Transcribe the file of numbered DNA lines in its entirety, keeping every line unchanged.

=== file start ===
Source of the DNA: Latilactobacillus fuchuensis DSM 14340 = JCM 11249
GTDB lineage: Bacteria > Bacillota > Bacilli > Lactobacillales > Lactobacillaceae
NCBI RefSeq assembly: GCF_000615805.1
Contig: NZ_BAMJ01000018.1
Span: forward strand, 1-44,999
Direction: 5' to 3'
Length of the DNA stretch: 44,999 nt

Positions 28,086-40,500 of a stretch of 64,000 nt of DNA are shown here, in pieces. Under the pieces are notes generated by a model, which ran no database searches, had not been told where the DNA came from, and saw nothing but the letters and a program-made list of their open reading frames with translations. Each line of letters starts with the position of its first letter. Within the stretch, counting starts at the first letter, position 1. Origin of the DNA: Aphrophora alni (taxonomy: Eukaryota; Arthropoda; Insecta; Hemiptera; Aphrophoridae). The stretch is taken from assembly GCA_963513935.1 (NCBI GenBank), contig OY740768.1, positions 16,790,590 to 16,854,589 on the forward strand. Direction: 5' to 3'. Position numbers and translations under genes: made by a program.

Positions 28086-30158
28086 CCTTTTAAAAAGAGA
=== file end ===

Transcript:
Source of the DNA: Latilactobacillus fuchuensis DSM 14340 = JCM 11249
GTDB lineage: Bacteria > Bacillota > Bacilli > Lactobacillales > Lactobacillaceae
NCBI RefSeq assembly: GCF_000615805.1
Contig: NZ_BAMJ01000018.1
Span: forward strand, 1-44,999
Direction: 5' to 3'
Length of the DNA stretch: 44,999 nt

Positions 28,086-40,500 of a stretch of 64,000 nt of DNA are shown here, in pieces. Under the pieces are notes generated by a model, which ran no database searches, had not been told where the DNA came from, and saw nothing but the letters and a program-made list of their open reading frames with translations. Each line of letters starts with the position of its first letter. Within the stretch, counting starts at the first letter, position 1. Origin of the DNA: Aphrophora alni (taxonomy: Eukaryota; Arthropoda; Insecta; Hemiptera; Aphrophoridae). The stretch is taken from assembly GCA_963513935.1 (NCBI GenBank), contig OY740768.1, positions 16,790,590 to 16,854,589 on the forward strand. Direction: 5' to 3'. Position numbers and translations under genes: made by a program.

Positions 28086-30158
28086 CCTTTTAAAAAGAGA